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OPEN INTEREST

What is Open Interest?

Open Interest is the total number of outstanding contracts that are held by market participants at the end of the day.
It can also be defined as the total number of futures contracts or option contracts that have not yet been exercised (squared off), expired, or fulfilled by delivery.
Open interest applies primarily to the futures market. Open interest, or the total number of open contracts on a security, is often used to confirm trends and trend reversals for futures and options contracts.
Open interest measures the flow of money into the futures market. For each seller of a futures contract there must be a buyer of that contract. Thus a seller and a buyer combine to create only one contract.
The open interest position that is reported each day represents the increase or decrease in the number of contracts for that day, and it is shown as a positive or negative number.
Eg. It refers to the contracts outstanding on a particular day. Suppose the open interest in Nifty June 5000 calls is 64.5 Lakh contracts. This means that 64.5 Lakh contracts are due for delivery on expiration of the option on the last Thursday of the month.

How to calculate Open Interest?

Each trade completed on the exchange has an impact upon the level of open interest for that day.
For example,
  1. If both parties to the trade are initiating a new position (one new buyer and one new seller), open interest will increase by one contract.
  2. If both traders are closing an existing or old position (one old buyer and one old seller) open interest will decline by one contract.
  3. The third and final possibility is one old trader passing off his position to a new trader (one old buyer sells to one new buyer). In this case the open interest will not change.

 

Examples for the above scenarios:

  1. If trader X buys 2 futures contract from trader Y (who is the seller), then open interest rises by 2.
  2. If another trader A buys 2 futures contracts from trader B, then the open interest rises to 4. Now, if trader X unwinds his position and the counter party is either Y or B, then the open interest in the system will reduce by that quantity.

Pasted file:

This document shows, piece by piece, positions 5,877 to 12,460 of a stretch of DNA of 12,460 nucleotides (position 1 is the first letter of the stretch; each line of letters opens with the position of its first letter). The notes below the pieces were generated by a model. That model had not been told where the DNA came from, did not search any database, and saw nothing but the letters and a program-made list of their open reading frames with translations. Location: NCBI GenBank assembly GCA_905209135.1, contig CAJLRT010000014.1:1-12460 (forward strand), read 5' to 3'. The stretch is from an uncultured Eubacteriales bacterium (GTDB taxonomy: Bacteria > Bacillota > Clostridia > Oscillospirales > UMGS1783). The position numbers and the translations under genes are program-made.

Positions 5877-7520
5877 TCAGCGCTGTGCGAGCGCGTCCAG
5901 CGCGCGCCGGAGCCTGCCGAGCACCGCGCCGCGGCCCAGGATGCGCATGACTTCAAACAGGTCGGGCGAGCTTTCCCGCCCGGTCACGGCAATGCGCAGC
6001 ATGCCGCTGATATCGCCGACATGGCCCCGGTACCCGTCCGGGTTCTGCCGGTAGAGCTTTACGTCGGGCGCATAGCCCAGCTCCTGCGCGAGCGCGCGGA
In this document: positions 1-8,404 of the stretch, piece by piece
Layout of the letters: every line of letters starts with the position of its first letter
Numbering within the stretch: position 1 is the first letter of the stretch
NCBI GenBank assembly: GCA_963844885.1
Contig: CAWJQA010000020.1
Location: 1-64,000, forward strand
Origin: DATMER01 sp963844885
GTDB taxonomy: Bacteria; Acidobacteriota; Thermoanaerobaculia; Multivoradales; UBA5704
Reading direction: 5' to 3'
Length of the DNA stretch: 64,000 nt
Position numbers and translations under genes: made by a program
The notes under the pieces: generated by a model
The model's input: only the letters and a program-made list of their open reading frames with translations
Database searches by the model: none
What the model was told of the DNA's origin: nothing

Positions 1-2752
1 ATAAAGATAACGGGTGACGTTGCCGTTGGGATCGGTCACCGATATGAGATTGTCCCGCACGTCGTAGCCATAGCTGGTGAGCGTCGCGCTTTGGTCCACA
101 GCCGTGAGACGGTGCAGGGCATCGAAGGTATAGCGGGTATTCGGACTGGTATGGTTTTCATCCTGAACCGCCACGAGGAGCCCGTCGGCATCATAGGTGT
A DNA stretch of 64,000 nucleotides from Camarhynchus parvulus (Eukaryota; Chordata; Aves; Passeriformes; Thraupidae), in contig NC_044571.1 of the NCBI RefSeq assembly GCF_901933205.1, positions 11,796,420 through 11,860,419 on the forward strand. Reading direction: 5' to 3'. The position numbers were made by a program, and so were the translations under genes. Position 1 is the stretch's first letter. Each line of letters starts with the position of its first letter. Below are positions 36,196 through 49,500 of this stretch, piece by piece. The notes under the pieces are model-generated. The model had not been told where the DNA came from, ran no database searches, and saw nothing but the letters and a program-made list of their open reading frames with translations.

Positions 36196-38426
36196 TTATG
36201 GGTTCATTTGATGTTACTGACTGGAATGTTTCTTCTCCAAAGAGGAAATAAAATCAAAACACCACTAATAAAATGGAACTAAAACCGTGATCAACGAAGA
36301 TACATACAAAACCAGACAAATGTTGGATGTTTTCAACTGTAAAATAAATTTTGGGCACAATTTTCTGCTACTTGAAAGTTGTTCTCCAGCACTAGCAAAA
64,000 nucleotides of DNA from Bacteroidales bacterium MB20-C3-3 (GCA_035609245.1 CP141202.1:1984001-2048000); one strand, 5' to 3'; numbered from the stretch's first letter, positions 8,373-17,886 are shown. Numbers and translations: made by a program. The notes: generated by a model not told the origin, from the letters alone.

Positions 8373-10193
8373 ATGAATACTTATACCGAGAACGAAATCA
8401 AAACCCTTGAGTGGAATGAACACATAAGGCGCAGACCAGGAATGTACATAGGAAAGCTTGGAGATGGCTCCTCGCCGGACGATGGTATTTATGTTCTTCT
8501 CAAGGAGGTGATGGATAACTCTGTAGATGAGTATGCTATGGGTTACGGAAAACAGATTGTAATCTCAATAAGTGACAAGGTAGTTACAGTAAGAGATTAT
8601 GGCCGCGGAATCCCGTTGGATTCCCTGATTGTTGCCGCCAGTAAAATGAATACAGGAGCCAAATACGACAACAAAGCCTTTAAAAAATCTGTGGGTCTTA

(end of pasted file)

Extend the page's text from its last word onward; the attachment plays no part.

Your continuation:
3. But if X unwinds his position, and the counter party is a new entrant, say C, then the open interest will remain unchanged. This is because while X has squared off his position, C’s position is still open. The level of outstanding positions in the derivatives segment is one of the parameters widely tracked by the market.

 

Benefits of monitoring open interest?

By monitoring the changes in the open interest figures at the end of each trading day, some conclusions about the day’s activity can be drawn.

Increasing open interest means that new money is flowing into the marketplace. The result will be that the present trend (up, down or sideways) will continue.

Declining open interest means that the market is liquidating and implies that the prevailing price trend is coming to an end. Knowledge of open interest can prove useful toward the end of major market moves.

A leveling off of open interest following a sustained price advance is often an early warning of the end to an up trending or bull market.

Open Interest – A confirming indicator?

An increase in open interest along with an increase in price is said to confirm an upward trend. Similarly, an increase in open interest along with a decrease in price confirms a downward trend. An increase or decrease in prices while open interest remains flat or declining may indicate a possible trend reversal.
The relationship between the prevailing price trend and open interest can be summarized by the following table.

Price

Open Interest

Interpretation

Rising

Rising

Market is Strong

Rising

Falling

Market is Weakening

Falling

Rising

Market is Weak

Falling

Falling

Market is strengthening

  1. On Monday, if Nifty futures closes at 5000 and S&P Nifty at 5025, then it is said Nifty futures are trading at a 25-point discount to the cash market index. Let’s assume that open interest in the Nifty futures contract on Monday was 1 crores units. Now, on Tuesday, if Nifty futures closes at 5050, S&P Nifty at 5060 (discount reduces to 10 points) and open interest rises to 1.25 crore, then it means, investors have created long positions.
  2. If open interest in the contract rises, but price falls, then it indicates that investors are cautious or bearish. In short, investors are creating short positions.
  3. In case open interest in the futures contract falls, but its price moves up, it indicates a bullish trend. This situation is a result of covering of short positions.
  4. Where there is a fall in open interest and price too, analysts read it as a bearish signal, as investors are liquidating their long positions.
The above example can be used in these scenarios too. In the options segment, a change in open interest in put or call options enables traders calculate the put call ratio chart (PCR) — popular sentiment indicators of options traders worldwide, which is the number of puts divided by the number of calls.
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